Donald Trump, the former president of the United States and the current frontrunner for the Republican Party’s presidential nomination, is peddling incendiary and dangerous rhetoric about American Jewish voters.
On his Truth Social website on September 17, he posted a Rosh Hashanah greeting that was both self-congratulatory and unsettling.
Under his portrait and against the backdrop of the Stars and Stripes, he listed a litany of his achievements with respect to Israel and the U.S. Jewish community which his supporters presumably lauded.
These included recognizing Jerusalem as Israel’s capital and moving the U.S. embassy in Tel Aviv to Jerusalem, recognizing Israel’s sovereignty over the contested Golan Heights, which Israel wrested from Syria during the Six Day War and annexed in 1981, and signing an executive order that expanded the government’s ability to investigate complaints about antisemitism on American university campuses.
Strangely enough, he omitted his role in brokering the 2020 Abraham Accords, which was designed to normalize Israel’s relations with the United Arab Emirates, Bahrain, Morocco and Sudan.
Trump’s pro-Israel credentials are indisputable, though some think he should have followed Russia’s lead and recognized West Jerusalem rather than all of Jerusalem as Israel’s capital. Under a two-state solution, if one is still attainable, East Jerusalem would serve as the capital of Palestine.
This caveat notwithstanding, there was nothing really controversial in Trump’s succinct rehash of his pro-Israel policy.
What was patently objectionable in his New Year’s message was his odious reference to American Jews who do not like him or endorse him as a presidential candidate. Generally speaking, they cast their votes for the Democratic Party.
In roundly denouncing his Jewish adversaries, he wrote, “Just a quick reminder for liberal Jews who voted to destroy America & Israel because you believed false narratives! Let’s hope you learned from your mistakes and make better choices moving forward! Happy New Year!”
Writing in this vein and referring to his pro-Israel and pro-Jewish initiatives, he caustically added, “Wake up Sheep. What Nazi/ Antisemite ever did this for the Jewish people or Israel?”
Trump concluded with these sardonic words: “Clearly, one of the greatest AntiSemites of our time!”
This is the sort of New Year greeting that the vast majority of Jewish Americans neither welcome nor appreciate.
Trump’s allegation that liberal-leaning Jews are destroying the United States and its ally, Israel, due to their decision to vote for Joe Biden in the last presidential election is absurd, abominable and untrue. It feeds into vicious antisemitic conspiracy theories and tropes that Jews are disloyal, cannot be trusted, and should be stripped of their rights as American citizens.
Trump, whose son-in-law Jared Kushner is Jewish and whose daughter Ivanka is a convert to Judaism, will surely disagree with the accusation that he is out of line. But he should be under no illusions that his most recent remarks are profoundly offensive and deeply divisive and advance antisemitic stereotypes. He should know better than to pander to antisemites, if only inadvertently.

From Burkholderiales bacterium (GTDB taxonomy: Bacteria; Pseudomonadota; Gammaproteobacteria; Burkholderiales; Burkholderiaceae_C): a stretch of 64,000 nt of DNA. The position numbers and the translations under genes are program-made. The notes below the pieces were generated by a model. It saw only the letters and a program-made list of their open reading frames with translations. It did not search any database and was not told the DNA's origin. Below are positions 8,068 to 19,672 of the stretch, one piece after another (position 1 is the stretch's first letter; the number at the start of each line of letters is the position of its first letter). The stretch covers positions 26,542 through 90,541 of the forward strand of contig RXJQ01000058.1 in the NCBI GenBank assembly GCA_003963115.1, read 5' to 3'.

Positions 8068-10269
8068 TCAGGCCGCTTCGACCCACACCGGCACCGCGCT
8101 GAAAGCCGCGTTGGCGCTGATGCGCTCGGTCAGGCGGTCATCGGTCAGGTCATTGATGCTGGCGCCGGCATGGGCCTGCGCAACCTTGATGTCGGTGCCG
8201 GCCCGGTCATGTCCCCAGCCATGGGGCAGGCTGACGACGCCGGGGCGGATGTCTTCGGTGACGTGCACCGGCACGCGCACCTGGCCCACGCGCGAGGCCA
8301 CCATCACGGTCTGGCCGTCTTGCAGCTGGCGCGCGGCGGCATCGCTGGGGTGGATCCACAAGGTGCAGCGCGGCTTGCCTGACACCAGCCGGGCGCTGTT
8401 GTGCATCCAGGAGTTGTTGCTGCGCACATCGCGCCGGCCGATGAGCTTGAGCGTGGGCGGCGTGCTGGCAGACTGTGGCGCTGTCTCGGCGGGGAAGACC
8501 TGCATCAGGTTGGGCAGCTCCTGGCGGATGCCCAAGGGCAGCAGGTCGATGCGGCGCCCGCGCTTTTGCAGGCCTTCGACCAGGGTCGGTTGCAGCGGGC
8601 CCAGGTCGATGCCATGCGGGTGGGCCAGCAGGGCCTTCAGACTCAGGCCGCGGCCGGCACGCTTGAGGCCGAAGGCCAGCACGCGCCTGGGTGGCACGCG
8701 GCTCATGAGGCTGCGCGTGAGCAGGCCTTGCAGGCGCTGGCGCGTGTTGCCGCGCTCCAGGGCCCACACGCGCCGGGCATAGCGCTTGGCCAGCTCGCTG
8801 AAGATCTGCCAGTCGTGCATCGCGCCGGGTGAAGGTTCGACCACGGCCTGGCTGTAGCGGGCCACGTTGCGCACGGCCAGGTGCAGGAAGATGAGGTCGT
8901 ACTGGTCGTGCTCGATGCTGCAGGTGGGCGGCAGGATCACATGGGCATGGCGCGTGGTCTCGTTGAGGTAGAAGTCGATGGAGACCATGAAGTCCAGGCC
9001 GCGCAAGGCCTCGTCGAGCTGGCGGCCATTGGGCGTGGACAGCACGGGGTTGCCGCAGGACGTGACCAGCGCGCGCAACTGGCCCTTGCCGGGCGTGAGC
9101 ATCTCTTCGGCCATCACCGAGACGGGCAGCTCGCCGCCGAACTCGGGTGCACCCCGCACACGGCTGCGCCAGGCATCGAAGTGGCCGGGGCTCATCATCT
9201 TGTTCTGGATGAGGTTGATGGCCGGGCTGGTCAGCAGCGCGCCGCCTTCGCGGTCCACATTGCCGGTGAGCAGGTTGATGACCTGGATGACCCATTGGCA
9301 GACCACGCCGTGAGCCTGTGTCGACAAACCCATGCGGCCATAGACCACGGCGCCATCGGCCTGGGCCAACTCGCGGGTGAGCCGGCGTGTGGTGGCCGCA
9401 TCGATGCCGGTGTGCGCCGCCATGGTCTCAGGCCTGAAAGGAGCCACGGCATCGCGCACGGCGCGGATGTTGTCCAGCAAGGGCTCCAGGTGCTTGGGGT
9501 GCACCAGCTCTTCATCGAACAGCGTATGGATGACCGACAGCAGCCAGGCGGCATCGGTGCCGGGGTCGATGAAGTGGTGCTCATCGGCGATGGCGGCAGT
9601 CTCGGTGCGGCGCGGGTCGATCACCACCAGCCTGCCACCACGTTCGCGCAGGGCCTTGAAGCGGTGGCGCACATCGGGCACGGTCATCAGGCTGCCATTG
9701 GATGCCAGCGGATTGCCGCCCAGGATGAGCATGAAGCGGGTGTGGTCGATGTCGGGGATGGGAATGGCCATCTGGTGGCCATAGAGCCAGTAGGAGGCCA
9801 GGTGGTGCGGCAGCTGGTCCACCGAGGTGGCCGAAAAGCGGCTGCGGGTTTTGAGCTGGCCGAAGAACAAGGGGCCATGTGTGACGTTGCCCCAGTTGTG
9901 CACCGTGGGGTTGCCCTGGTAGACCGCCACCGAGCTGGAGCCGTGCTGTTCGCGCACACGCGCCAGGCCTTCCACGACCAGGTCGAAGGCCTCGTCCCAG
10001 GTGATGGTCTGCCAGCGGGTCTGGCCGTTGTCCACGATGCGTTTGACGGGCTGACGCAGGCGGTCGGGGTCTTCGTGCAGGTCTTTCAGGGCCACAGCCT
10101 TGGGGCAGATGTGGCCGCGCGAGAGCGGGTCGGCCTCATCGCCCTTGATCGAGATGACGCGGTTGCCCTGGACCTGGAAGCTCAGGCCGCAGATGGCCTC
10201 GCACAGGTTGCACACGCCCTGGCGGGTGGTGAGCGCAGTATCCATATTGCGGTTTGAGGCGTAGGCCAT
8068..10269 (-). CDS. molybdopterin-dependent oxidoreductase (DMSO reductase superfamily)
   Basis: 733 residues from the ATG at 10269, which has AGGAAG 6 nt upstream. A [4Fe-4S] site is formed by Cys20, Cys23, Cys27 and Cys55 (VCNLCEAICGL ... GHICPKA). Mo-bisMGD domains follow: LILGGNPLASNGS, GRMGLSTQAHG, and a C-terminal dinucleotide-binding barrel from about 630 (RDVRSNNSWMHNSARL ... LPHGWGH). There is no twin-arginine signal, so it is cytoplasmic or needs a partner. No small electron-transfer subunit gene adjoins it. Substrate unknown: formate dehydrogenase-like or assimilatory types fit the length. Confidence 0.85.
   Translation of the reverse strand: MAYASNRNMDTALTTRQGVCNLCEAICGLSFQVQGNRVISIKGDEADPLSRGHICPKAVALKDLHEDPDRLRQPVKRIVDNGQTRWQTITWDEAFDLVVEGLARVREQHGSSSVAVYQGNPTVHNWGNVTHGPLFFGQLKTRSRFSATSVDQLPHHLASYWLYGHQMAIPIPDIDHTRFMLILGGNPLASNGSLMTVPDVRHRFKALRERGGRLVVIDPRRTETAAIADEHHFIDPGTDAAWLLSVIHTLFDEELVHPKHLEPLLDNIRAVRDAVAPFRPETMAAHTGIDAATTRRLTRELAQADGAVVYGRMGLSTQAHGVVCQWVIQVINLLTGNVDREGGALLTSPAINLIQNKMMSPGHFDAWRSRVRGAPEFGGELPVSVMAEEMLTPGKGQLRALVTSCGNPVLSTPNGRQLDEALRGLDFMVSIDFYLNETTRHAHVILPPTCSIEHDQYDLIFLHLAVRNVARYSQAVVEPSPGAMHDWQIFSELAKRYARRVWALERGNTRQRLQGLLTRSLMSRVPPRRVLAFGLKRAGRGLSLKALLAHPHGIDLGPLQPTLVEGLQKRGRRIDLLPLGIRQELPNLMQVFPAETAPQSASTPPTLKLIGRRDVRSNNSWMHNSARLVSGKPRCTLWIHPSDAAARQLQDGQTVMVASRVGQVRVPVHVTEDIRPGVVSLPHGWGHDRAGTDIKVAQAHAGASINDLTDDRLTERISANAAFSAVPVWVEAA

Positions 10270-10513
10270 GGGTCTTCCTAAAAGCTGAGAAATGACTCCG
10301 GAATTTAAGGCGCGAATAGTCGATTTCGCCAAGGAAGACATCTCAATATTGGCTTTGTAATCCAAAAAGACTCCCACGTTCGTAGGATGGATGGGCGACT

Lamentably, Trump’s record strongly suggests that he genuinely believes his foul insinuation that American Jews are working against U.S. national interests.
Four years ago, he had the gall to say that Jewish supporters of the Democratic Party show either “a total lack of knowledge or great disloyalty.”
Last autumn, he claimed that Evangelical Christians are more appreciative of his pro-Israel views than “people of the Jewish faith” and warned Jews “to get their act together and appreciate what they have in Israel, before it is too late.”
What was Trump implying? Only he can answer that question.
Last December, he lambasted “Jewish leaders” after they issued a condemnation of his dinner date in Florida with two antisemitic guests, Kanye West and Nick Fuentes, a notorious Holocaust denier.
Angered by their justifiable criticism of his faulty judgment, Trump testily wrote, “How quickly Jewish leaders forgot that I was the best, by far, president for Israel. They should be ashamed of themselves. This lack of loyalty to their greatest friends and allies is why large numbers in Congress, and so many others, have stopped giving support to Israel.”
A narcissist par excellence, Trump is so self-centered and self-absorbed that he believes that only Republicans are capable of rallying behind Israel.
It is true that Republicans tend to be more pro-Israel than Democrats, as the most recent polls indicate. But this should not detract from the inescapable fact that the Democratic Party leadership from Biden on down is supportive of Israel.
This does not mean that Democrats must slavishly endorse the policies of Israeli Prime Minister Benjamin Netanyahu and his far-right coalition government. Nor does it mean that the Democrats should not support a two-state solution, which Netanyahu staunchly opposes, or criticize Netanyahu’s misbegotten plan to radically overhaul the judiciary and weaken the powers of the Supreme Court.
One must assume that Trump, given his extreme partisanship, does not understand such distinctions.